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by Karen Schroeder, Advocates for Academic Freedom
Reminiscent of the Boston Tea Party of 1773, American children are dumping plates full of federally- regulated school meals into the garbage. Meanwhile, adults quake under fear of being punished by the federal government through loss of federal dollars. These adults seem to have forgotten that those federal dollars were taken first from taxpayers in their communities.
School boards across the United States are working on budgets and analyzing their expenditures including the cost of school lunches. The Rice Lake, Wisconsin, school district is a microcosm of districts across America. While the federal program requires schools to provide less protein and to submit all recipes for approval by the federal government, students are tossing the approved cauliflower, broccoli and fruits.
Corn, one of the few vegetables enjoyed by most children, earns disapproval by the federal government because it is high in carbohydrates. Does the government prefer to use corn to alter gasoline or to feed children?
Parents complain that children are starving by the end of the school day. When the federal government takes control, an inordinate amount of money is spent typically; but the goal is not fulfilled.
The Rice Lake school district serves 2,320 students in four-year-old kindergarten through grade twelve. School boards across America are hesitant to walk away from the $350,000 to $400,000 federal dollars they would lose if the district contracts with a private group to provide more child-friendly lunches.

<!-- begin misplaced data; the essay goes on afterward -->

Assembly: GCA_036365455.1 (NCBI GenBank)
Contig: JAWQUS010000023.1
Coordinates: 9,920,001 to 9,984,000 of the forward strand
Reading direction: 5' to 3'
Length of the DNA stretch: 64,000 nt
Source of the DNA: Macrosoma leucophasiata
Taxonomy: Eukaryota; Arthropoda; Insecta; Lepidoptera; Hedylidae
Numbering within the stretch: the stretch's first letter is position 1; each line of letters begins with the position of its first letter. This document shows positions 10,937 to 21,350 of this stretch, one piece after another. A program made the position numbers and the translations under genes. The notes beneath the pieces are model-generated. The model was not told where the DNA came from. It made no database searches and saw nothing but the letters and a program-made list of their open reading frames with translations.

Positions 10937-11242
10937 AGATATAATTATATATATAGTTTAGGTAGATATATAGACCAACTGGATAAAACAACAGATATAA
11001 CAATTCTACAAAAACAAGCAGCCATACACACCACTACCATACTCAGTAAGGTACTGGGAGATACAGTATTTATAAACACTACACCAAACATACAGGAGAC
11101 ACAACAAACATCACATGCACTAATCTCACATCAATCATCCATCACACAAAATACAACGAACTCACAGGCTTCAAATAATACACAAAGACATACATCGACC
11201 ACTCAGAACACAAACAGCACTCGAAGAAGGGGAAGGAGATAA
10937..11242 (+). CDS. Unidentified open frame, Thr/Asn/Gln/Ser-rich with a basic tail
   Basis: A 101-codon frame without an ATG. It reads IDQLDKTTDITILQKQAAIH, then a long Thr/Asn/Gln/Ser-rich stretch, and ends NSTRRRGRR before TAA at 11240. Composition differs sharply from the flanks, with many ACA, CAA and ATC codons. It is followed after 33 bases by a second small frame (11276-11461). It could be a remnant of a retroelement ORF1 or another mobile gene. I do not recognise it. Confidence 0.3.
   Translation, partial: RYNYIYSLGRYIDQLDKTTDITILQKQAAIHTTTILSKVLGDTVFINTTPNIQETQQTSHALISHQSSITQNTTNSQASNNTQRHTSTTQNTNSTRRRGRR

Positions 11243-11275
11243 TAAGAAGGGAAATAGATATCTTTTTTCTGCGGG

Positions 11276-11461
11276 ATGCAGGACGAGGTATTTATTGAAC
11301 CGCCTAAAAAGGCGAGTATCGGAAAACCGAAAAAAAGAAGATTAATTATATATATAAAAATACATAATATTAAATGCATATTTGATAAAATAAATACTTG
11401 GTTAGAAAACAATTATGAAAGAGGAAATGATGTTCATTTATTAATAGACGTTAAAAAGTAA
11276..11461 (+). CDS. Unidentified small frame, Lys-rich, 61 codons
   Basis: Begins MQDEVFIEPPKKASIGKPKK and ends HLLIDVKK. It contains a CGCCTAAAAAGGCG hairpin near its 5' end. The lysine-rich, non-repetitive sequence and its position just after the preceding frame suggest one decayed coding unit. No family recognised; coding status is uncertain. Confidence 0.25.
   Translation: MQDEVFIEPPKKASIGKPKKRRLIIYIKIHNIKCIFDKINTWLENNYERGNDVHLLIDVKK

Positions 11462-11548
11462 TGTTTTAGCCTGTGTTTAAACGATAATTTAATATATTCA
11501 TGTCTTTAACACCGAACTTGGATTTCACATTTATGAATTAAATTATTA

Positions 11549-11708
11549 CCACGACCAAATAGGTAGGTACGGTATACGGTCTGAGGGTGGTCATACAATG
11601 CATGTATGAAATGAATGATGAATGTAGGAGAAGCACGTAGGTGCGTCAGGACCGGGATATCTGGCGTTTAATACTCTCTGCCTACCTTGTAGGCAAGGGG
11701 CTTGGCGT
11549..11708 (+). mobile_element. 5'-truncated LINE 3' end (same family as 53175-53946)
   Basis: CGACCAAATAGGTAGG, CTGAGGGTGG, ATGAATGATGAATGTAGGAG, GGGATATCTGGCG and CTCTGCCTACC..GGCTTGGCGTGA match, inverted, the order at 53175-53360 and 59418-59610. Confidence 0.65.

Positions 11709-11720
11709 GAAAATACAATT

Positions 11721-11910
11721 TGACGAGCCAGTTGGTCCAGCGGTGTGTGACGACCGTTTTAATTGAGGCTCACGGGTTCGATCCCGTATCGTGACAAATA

What has happened to the American adult? Unreasonable government control angered our founders so much that they left homes, family, and country to travel to an unknown land to make their own decisions.
With confidence like that of our founders, our school board members would tell the federal government to respect that Americans care about the good health of children and can manage without government control.
The federal dollars used to support the school lunch program AND the dollars collected to pay for the bureaucracy to control and monitor school lunch programs originated in the states. School boards should demand that the federal government stop taxing citizens for money to manipulate school lunch programs. If the federal government taxed our citizens less, that money would be available at the local level for schools to provide high quality lunches for our children.
During the 1950s, school lunches were prepared on site. Children enjoyed the smell of bread baking and meats roasting. Favorite menus offered Jell-O filled with fruit, hot dishes containing a variety of vegetables, sweet potatoes and ham smothered in raisin sauce, big chunks of chicken with gravy over mashed potatoes. Fresh vegetables and fruit were also served. Many popular recipes were repeatedly printed in local newspapers.
Federal concern about weight problems among children should include support for additional physical education time with a focus on exercise and games that burn calories. Schools would find that time if they could actually implement local control.
The school lunch program is one more example of abusive federal overreach.